The key to seeing as much of London as possible is the Tube—the city’s metro system. Hopping on public transit from the Globe will be the easiest way to get to the city’s hat trick of infamous tourist sites: Buckingham Palace, Westminster Abbey, and the Houses of Parliament (best known as home to Big Ben). Take in Buckingham Palace’s architecture and iconic guards before strolling Birdcage Walk—a scenic route lined by gardens, ducks, and swans—to Westminster Abbey. You can tour the infamous, 925-year-old church, which is also the resting place of some of Britain’s biggest names (read: Queen Elizabeth I, Charles Darwin, Mary Queen of Scots), and hear Big Ben ring out on the hour. Before leaving, snap a photo at one of the red phone boxes on St. George Street. They’re back-dropped by the enormous clock tower and passing double-decker busses, making for the ultimate London photo-op.
Next, take the tube to Covent Garden, a shopping and restaurant hub near Piccadilly Circus—the Times Square of London—that’s ideal for souvenir browsing (see Whittard’s for all your tea and hot chocolate needs).
This area is perfect for late-night entertainment. In nearby Leicester Square you’re likely to find comedy club promoters passing out flyers for discounts on show tickets and drink specials. Relaxing and laughing at a dark basement show is the perfect way to cap off the day.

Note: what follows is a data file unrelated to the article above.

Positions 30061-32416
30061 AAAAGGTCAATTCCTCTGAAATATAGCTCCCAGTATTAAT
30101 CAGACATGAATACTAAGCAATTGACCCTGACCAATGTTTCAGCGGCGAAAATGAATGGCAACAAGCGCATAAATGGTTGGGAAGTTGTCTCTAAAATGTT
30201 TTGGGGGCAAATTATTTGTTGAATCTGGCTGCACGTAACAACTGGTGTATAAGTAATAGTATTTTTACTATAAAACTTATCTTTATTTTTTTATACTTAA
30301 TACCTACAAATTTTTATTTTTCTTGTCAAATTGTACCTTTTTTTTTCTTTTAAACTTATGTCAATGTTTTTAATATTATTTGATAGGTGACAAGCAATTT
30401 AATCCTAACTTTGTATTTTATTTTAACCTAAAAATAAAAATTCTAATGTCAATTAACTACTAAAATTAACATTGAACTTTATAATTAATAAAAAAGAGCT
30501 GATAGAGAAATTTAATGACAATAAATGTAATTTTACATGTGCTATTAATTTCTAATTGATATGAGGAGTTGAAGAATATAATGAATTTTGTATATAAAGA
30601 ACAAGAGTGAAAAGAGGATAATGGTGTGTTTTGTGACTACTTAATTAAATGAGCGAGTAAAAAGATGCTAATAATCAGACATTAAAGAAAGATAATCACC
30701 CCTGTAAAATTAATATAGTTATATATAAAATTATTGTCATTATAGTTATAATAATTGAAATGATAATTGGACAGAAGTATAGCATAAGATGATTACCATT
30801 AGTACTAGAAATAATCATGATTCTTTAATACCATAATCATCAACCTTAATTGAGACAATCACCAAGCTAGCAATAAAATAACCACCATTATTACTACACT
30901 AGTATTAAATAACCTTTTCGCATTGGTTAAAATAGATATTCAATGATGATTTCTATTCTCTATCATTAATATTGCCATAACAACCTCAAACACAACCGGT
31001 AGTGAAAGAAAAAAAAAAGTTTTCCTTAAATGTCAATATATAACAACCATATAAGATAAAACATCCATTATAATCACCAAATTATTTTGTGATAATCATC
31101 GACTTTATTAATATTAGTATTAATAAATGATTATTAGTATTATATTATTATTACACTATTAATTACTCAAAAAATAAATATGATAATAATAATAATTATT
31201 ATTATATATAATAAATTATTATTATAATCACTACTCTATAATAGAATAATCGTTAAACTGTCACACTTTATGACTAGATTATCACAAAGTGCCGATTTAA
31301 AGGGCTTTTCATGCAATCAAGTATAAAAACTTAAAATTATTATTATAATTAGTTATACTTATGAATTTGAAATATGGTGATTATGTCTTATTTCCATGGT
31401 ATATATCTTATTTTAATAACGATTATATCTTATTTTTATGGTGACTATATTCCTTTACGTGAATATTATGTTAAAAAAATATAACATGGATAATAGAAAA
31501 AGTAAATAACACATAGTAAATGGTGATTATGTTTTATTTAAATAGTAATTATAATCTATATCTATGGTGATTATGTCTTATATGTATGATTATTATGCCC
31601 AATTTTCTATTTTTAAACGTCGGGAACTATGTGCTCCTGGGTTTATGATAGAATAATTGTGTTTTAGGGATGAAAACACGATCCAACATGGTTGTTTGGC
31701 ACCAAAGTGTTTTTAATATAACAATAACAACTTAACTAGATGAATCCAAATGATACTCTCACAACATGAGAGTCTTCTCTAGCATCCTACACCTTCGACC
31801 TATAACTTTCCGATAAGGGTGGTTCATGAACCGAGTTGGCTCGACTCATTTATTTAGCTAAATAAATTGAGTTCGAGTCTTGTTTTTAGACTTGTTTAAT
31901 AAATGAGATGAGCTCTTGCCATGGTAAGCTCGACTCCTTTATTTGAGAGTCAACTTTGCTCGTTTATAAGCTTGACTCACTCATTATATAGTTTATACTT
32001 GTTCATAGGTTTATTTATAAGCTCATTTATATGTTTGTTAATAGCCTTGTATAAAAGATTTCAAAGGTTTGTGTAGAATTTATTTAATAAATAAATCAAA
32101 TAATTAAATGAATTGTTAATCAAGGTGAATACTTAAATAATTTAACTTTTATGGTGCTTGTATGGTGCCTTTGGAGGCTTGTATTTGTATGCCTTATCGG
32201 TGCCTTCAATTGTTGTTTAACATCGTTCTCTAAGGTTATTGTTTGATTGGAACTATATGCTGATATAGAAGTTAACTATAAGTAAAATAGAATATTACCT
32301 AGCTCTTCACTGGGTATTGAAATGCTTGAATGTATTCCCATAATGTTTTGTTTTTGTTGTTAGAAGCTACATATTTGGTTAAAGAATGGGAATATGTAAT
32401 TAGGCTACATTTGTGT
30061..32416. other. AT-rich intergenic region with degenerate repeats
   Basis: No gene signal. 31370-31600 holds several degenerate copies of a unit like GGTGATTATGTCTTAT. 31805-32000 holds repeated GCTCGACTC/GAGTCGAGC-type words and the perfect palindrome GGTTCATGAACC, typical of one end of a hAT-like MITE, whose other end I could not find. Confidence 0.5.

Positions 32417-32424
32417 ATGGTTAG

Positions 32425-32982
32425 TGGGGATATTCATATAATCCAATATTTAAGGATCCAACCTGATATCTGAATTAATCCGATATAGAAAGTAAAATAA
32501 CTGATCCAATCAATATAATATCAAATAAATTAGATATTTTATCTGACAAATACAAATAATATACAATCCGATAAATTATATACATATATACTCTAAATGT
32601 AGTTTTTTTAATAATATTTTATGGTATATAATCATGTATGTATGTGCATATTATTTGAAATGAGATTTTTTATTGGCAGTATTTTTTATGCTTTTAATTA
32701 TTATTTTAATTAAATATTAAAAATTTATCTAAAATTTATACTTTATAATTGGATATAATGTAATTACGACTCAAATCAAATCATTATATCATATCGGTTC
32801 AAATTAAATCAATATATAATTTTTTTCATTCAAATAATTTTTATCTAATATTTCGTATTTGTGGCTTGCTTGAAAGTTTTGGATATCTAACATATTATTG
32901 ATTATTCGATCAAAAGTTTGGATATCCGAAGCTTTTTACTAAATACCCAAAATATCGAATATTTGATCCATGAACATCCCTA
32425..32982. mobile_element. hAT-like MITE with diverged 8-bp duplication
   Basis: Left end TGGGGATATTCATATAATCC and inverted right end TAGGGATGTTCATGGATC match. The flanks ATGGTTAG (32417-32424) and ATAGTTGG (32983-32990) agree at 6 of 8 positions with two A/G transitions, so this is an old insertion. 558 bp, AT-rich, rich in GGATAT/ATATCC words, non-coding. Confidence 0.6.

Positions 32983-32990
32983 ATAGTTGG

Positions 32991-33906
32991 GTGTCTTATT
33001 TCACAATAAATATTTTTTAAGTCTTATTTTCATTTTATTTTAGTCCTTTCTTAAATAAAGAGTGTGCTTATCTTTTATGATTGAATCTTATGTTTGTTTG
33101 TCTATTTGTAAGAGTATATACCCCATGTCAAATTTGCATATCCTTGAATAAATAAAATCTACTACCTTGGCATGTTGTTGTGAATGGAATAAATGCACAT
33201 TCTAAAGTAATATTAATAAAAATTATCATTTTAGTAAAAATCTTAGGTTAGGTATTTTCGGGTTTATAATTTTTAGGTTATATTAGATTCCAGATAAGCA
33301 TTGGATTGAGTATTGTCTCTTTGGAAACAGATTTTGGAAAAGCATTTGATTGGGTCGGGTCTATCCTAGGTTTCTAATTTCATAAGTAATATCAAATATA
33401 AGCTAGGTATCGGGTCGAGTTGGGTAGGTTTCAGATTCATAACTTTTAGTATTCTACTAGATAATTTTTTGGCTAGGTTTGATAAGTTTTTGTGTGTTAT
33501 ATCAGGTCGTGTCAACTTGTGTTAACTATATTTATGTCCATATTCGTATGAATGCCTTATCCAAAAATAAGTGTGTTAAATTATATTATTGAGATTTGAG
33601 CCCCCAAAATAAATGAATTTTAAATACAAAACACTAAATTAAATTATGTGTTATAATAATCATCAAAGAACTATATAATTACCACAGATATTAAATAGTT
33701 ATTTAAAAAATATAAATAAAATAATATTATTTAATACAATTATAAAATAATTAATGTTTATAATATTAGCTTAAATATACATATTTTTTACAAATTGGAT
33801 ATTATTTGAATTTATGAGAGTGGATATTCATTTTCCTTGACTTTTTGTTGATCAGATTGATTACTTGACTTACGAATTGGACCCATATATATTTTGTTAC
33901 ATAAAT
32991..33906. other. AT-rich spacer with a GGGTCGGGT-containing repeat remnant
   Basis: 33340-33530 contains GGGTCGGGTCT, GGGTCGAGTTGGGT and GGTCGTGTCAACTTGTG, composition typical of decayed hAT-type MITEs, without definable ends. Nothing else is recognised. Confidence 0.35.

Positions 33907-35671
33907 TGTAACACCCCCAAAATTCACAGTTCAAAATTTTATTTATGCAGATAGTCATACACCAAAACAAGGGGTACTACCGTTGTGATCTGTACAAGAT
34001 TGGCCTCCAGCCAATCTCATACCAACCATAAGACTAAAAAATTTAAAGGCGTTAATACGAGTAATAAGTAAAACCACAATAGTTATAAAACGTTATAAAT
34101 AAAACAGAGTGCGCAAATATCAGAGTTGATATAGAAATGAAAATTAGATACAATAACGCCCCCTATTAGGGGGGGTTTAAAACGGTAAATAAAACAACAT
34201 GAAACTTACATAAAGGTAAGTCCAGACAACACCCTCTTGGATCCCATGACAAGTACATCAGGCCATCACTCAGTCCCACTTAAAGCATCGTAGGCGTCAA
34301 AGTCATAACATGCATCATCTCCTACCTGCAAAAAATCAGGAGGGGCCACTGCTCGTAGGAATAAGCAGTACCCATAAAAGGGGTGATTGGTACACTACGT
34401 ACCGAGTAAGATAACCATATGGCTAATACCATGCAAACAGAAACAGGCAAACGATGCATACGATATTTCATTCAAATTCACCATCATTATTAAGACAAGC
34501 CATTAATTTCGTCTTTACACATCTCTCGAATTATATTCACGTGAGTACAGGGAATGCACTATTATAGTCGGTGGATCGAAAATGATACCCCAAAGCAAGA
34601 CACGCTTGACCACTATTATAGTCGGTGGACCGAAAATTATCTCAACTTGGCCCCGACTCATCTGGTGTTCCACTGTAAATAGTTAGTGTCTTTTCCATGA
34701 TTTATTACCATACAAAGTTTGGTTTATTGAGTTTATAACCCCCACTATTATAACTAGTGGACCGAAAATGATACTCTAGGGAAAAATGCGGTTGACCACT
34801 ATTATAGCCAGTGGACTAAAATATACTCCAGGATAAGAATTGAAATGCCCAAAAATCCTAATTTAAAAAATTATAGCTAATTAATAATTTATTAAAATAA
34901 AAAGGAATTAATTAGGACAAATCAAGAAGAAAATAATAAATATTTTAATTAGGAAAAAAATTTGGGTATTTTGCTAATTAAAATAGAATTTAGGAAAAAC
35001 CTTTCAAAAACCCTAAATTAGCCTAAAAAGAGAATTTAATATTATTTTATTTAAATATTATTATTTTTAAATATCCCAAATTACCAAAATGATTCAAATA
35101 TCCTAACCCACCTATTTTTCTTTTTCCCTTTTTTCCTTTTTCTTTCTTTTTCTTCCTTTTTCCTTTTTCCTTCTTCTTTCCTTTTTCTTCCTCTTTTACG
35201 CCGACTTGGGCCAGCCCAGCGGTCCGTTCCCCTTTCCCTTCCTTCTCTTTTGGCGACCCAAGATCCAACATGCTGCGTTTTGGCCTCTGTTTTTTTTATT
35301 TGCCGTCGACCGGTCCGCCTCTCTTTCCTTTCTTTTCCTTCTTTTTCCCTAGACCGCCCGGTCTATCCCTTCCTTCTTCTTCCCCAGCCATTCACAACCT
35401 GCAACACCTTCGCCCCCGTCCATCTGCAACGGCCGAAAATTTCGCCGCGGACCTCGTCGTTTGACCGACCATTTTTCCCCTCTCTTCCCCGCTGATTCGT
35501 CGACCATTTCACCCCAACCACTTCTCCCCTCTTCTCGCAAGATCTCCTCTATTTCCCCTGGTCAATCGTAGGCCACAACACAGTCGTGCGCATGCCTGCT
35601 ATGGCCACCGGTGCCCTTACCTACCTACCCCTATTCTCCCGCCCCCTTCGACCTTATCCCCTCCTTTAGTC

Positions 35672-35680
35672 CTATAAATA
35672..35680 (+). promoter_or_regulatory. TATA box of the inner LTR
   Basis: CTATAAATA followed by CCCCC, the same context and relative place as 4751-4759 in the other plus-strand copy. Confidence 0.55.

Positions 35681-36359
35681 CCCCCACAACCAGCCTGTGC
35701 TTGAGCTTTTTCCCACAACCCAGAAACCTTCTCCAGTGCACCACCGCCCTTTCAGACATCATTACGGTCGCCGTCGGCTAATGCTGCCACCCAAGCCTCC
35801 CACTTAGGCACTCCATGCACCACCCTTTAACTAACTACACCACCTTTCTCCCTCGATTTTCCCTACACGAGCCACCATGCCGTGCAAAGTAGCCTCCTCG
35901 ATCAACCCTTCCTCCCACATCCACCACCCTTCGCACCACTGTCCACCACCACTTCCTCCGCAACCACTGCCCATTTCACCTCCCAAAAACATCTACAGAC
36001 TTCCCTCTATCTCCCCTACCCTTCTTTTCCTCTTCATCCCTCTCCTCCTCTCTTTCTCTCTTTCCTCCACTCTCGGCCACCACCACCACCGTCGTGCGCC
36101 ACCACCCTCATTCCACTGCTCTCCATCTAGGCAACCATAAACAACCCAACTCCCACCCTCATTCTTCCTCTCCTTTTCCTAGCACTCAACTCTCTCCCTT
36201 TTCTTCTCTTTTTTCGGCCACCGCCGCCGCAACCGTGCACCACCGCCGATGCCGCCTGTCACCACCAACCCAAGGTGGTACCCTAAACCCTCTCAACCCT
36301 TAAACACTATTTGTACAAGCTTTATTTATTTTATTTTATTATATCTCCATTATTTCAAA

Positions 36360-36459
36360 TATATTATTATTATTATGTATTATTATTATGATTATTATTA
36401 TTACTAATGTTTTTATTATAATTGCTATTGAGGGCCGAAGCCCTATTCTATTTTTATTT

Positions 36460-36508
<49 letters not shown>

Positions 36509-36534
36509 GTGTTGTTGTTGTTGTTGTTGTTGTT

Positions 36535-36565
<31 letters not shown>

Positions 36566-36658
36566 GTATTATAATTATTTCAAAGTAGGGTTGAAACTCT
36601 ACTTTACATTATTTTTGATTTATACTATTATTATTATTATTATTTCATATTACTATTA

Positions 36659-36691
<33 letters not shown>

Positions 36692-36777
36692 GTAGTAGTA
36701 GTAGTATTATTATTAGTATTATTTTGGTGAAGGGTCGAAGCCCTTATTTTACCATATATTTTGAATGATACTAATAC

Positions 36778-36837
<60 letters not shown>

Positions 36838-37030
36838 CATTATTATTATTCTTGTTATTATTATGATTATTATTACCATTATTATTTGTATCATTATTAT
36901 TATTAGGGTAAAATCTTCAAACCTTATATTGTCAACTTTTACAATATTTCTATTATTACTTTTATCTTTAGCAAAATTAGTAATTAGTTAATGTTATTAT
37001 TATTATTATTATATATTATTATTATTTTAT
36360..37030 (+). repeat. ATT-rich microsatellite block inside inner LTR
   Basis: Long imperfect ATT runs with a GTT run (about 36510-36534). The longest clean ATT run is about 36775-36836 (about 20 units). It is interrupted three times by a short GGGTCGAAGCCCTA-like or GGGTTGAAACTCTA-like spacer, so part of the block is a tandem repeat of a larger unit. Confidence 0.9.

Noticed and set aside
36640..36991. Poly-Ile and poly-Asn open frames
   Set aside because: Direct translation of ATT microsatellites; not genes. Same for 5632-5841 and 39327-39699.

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Day 2: Heights and Sights
While taking a walk along the Thames is a great way to see the Globe, London Bridge, the Tower of London, and Tower Bridge, it’s also ideal for taking in some smaller spots, like the Southbank Book Market. I stumbled upon it on my way along the Thames one morning, and became caught up in a treasure hunt through used novels and comics, as well as handmade prints, and postcards. Continuing along the Thames you’ll find a skate park, stunning pieces of street art, buskers (street-performers), and restaurants overlooking the water. Exploring this area is a great way to take in impromptu charms, like this Millennium Bridge street performer:
But the best way to see all of London in such little time is to get high. No, not like that.
Head to one of London’s tallest perches to truly see the entire city in as little time as possible. While the View from the Shard is the highest observation deck in the city, it’s also extremely pricey—£25, (about $37 U.S. dollars; see XE.com for current exchange rates). A spot on the London Eye is similarly expensive. But it is possible to get great view of the Thames for free. Peer out of the sky-scraping Walkie Talkie building for free with a reservation to visit the Sky Garden.
The Sky Garden at 20 Fenchurch (better known as the Walkie Talkie for its wonky shape) offers spectacular views of London’s center from its indoor garden, outdoor observation deck, cafe, and restaurants. Reservations to get upstairs are required and can be made online—but again, they’re free, and you’re not required to dine or drink anything. Time your visit depending on whether you prefer a daytime or night experience, but know that both will include a breathtaking view as long as heavy clouds stay away.